Cover image for Did Adam & Eve have navels? : discourses on reflexology, numerology, urine therapy & other dubious subjects
Did Adam & Eve have navels? : discourses on reflexology, numerology, urine therapy & other dubious subjects
Gardner, Martin, 1914-2010.
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Publication Information:
New York : W.W. Norton, 2000.
Physical Description:
xi, 333 pages : illustrations ; 24 cm
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Q173 .G34 2000 Adult Non-Fiction Open Shelf

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A witty critique of New Age beliefs and scientific fraud. Topics debunked include paranormal events, Freud's theory of dreams, shamanism and UFOs. As well as providing laughter for sceptics, the book will also give solace and inspiration to those who prize logic and common sense.

Author Notes

Martin Gardner is the author of more than seventy books on a vast range of topics including "Did Adam & Eve Have Navels?", "Calculus Made Easy", & "The Annotated Alice". He lives in Hendersonville, North Carolina.

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Reviews 4

Publisher's Weekly Review

Former Scientific American columnist Gardner (The Annotated Alice, etc.) has also long been a columnist for another journalÄSkeptical InquirerÄand some 28 of his far-ranging pieces are loosely tied together in this new collection. Individually, these essays amuse and provoke, but because the subject material is broad, Gardner doesn't delve deeply into any one topic. Rather, he jumps from fringe science to cannibalism, psychology and the histories of various religious sects. Along the way, he challenges his opponentsÄespousers of bogus scienceÄto explain their beliefs and denounces some books (by Deepak Chopra, for instance) as preposterous while praising others that are skeptical in tone. Reflexology, the practice of treating ailments by rubbing specific parts of the feet, is dismissed as "profitology." Some essays address current topics, including the Heaven's Gate cult, while others are old news (finding Freud's dream theory flawed). Still, there is much of interest here. One of the most fascinating chapters describes "urine therapy"Äwhich involves swallowing, injecting or rubbing urine on the skin or eyes, which is advocated by various practitioners of ayurvedic and other alternative forms of medicine. Another essay effectively challenges the idea that cannibalism has ever been a widespread practice anywhere in the world, since nearly all of the evidence for it appears in secondhand reports. Updating addenda have been tacked on after most essays, but the lack of editing of the essays themselves results in overlapping discussions of some topics, with little transitional material. The essays, though united only by their underlying skepticism, present a witty and erudite rejection of pseudoscience. (Oct.) (c) Copyright PWxyz, LLC. All rights reserved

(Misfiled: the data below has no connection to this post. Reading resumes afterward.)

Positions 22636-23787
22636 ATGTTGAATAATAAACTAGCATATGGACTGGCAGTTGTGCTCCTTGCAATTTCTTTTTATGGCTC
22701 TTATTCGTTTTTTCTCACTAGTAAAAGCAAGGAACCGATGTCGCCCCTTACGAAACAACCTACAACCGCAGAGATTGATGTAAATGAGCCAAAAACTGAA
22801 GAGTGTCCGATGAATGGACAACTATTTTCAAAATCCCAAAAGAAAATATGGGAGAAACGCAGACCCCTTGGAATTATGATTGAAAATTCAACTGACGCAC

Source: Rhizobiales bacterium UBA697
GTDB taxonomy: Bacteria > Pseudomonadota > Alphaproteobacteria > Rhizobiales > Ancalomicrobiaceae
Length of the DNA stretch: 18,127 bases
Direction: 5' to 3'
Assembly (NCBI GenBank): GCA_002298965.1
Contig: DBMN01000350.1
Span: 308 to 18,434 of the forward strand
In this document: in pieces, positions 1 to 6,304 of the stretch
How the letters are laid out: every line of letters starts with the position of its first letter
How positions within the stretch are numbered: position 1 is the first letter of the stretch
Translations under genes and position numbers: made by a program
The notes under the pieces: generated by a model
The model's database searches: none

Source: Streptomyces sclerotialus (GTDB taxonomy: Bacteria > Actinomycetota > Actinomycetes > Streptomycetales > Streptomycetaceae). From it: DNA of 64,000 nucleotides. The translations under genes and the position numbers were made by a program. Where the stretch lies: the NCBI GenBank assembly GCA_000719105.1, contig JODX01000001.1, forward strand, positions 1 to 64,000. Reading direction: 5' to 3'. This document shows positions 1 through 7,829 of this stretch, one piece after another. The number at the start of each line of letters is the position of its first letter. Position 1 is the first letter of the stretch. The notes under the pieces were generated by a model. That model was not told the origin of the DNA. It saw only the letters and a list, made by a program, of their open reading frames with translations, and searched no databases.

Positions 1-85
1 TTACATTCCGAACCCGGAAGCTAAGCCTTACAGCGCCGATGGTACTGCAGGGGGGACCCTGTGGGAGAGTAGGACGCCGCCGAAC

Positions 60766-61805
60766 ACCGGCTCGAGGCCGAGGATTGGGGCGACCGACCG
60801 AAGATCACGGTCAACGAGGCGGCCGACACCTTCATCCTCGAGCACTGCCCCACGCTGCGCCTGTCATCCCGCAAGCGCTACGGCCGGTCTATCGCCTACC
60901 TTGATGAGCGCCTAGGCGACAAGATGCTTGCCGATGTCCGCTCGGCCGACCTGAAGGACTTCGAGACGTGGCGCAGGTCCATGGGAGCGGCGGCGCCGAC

Choice Review